New device modulates visible light —without dimming it —with the smallest footprint and lowest power consumption

Posted by in categories: augmented reality, genetics, internet, quantum physics, robotics/AI, virtual reality

Over the past several decades, researchers have moved from using electric currents to manipulating light waves in the near-infrared range for telecommunications applications such as high-speed 5G networks, biosensors on a chip, and driverless cars. This research area, known as integrated photonics, is fast evolving and investigators are now exploring the shorter—visible—wavelength range to develop a broad variety of emerging applications. These include chip-scale LIDAR (light detection and ranging), AR/VR/MR (augmented/virtual/mixed reality) goggles, holographic displays, quantum information processing chips, and implantable optogenetic probes in the brain.

The one device critical to all these applications in the is an optical phase modulator, which controls the phase of a light wave, similar to how the phase of radio waves is modulated in wireless computer networks. With a phase modulator, researchers can build an on-chip that channels light into different waveguide ports. With a large network of these optical switches, researchers could create sophisticated integrated optical systems that could control light propagating on a tiny chip or light emission from the chip.

But phase modulators in the visible range are very hard to make: there are no materials that are transparent enough in the visible spectrum while also providing large tunability, either through thermo-optical or electro-optical effects. Currently, the two most suitable materials are silicon nitride and lithium niobate. While both are highly transparent in the visible range, neither one provides very much tunability. Visible-spectrum phase modulators based on these materials are thus not only large but also power-hungry: the length of individual waveguide-based modulators ranges from hundreds of microns to several mm and a single modulator consumes tens of mW for phase tuning. Researchers trying to achieve large-scale integration—embedding thousands of devices on a single microchip—have, up to now, been stymied by these bulky, energy-consuming devices.

Nov 21, 2021

The metaverse will make your meetings worse

Posted by in categories: entertainment, virtual reality

As part of its recently announced rebranding, Facebook is doubling down on its vision of the metaverse, an immersive virtual-reality environment for gaming, work meetings, and socializing. In promotional materials, Mark Zuckerberg and his friends enter the metaverse via the company’s own Oculus headsets, and are transformed into cartoon-y animated torsos, often while arranged around a virtual boardroom.

According to Zuckerberg, the metaverse promises an at-work reality better than our own, with lush backdrops and infinite personal customization (as long as that customization stops at the waist for humanoid characters). Borrowing elements from world-building games and environments like Second Life and Fortnite, and inspiration from science-fiction referents like Ready Player One and the Matrix, the insinuation is that working within the metaverse will be fun. (This despite the irony that all of these virtual worlds are positioned as dystopias by their creators.)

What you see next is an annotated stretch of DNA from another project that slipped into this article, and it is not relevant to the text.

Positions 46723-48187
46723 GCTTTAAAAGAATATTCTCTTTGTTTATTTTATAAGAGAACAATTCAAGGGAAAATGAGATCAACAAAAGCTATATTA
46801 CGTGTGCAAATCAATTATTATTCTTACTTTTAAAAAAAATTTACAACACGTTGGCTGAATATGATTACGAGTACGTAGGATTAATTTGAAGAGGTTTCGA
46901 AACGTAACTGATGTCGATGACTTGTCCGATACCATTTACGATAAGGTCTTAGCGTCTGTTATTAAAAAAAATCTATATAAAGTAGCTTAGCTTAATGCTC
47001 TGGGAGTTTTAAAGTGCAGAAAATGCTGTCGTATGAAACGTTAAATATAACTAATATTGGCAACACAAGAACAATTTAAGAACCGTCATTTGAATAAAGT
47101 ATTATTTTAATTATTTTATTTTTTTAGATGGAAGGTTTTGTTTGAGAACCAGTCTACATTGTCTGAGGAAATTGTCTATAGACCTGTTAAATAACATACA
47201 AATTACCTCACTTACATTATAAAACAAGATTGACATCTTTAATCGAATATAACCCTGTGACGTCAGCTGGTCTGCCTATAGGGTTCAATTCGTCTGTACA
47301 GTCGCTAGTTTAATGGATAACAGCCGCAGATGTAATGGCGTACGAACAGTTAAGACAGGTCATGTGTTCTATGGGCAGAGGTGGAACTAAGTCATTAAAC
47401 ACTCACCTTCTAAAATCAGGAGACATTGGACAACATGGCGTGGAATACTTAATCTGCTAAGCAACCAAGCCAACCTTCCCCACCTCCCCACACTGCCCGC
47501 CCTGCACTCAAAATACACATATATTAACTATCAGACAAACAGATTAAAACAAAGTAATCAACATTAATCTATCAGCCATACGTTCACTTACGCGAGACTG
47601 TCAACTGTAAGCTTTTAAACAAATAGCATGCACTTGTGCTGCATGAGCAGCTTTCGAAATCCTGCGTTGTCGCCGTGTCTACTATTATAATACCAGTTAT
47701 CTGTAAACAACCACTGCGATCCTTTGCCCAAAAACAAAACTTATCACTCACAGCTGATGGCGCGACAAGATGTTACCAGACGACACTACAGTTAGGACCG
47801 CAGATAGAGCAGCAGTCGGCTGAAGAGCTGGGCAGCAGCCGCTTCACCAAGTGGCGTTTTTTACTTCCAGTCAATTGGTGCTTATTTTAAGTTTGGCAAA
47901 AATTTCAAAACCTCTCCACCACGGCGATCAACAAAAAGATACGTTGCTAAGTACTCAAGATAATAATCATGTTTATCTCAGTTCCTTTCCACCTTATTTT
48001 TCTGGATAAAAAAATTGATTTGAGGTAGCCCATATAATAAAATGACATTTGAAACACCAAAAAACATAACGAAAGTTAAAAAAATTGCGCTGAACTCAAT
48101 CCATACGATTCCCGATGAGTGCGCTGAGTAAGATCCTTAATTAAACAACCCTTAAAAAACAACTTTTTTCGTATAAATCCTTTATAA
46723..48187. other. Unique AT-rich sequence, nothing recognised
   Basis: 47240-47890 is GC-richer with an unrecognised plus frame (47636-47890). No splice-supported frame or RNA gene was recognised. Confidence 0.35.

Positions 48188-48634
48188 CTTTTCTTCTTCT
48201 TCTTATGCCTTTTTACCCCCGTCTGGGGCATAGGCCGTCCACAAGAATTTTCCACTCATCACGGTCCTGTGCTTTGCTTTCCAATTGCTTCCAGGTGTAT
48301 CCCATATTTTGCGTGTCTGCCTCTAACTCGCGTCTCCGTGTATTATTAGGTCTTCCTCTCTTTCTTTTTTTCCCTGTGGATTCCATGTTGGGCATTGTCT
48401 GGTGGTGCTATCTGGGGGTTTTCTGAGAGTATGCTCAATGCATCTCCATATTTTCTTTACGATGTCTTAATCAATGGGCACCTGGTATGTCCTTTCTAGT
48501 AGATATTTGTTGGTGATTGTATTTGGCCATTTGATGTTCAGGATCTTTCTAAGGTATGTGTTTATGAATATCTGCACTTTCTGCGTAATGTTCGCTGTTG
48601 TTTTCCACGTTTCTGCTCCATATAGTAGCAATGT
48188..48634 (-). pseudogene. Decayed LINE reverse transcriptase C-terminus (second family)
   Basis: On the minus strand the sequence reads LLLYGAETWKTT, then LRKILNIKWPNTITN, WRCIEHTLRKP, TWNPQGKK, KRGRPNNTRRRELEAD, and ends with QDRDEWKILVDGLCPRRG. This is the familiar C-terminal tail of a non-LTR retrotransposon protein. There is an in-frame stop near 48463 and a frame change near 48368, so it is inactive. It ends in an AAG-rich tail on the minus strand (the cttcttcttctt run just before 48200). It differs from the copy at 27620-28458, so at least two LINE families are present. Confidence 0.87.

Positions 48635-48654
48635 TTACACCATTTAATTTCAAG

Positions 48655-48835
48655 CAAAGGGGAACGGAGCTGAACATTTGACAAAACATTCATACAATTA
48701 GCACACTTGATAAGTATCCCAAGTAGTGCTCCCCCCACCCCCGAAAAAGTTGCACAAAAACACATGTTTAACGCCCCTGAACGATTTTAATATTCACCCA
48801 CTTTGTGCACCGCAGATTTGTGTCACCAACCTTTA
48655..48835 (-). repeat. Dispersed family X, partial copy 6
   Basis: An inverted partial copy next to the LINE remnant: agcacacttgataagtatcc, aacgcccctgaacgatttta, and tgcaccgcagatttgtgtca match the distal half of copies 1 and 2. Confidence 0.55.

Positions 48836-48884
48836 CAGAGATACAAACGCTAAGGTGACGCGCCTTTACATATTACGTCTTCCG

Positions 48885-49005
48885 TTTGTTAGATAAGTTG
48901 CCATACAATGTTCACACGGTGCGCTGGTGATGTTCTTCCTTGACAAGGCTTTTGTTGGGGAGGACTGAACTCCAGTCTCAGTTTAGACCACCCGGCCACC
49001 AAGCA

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Nov 19, 2021

Researchers are using artificial intelligence to create better virtual reality experiences

Posted by in categories: augmented reality, robotics/AI, virtual reality

Working at the intersection of hardware and software engineering, researchers are developing new techniques for improving 3D displays for virtual and augmented reality technologies.

Virtual and augmented reality headsets are designed to place wearers directly into other environments, worlds and experiences.

While the technology is already popular among consumers for its immersive quality, there could be a future where the holographic displays look even more like real life. In their own pursuit of these better displays, the Stanford Computational Imaging Lab has combined their expertise in optics and artificial intelligence. Their most recent advances in this area are detailed in a paper published in Science Advances and work that will be presented at SIGGRAPH ASIA 2021 in December.

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Nov 15, 2021

Good VR Is Not Always Going to Be High Fidelity

Posted by in categories: augmented reality, virtual reality

WIRED sat down with West to sift fantasy from reality and pin down what XR is actually good at. And it may come as a surprise that a lot of it relies on collecting a lot of data. The following interview is a transcript of our conversation, lightly edited for clarity and length.

WIRED: So let’s start with sort of an ontological question. There’s been this idea that we’ll be in or go to the metaverse, or several metaverses, which tech companies posit will exist in VR or AR. Do you see VR and AR as being more of a tool or a destination?

Timoni West: That’s a great question. I would actually say neither. I see XR as one of the many different mediums you could choose to work in. For example, we actually have an AR mobile companion app [in beta] that allows you to scan a space and gray box it out, put down objects, automatically tag things. So I’m using AR to do the things that AR is best for. I’ll use VR to do the things that VR is best for, like presence, being able to meet together, sculpt, or do anything that’s, you know, sort of intrinsically 3D.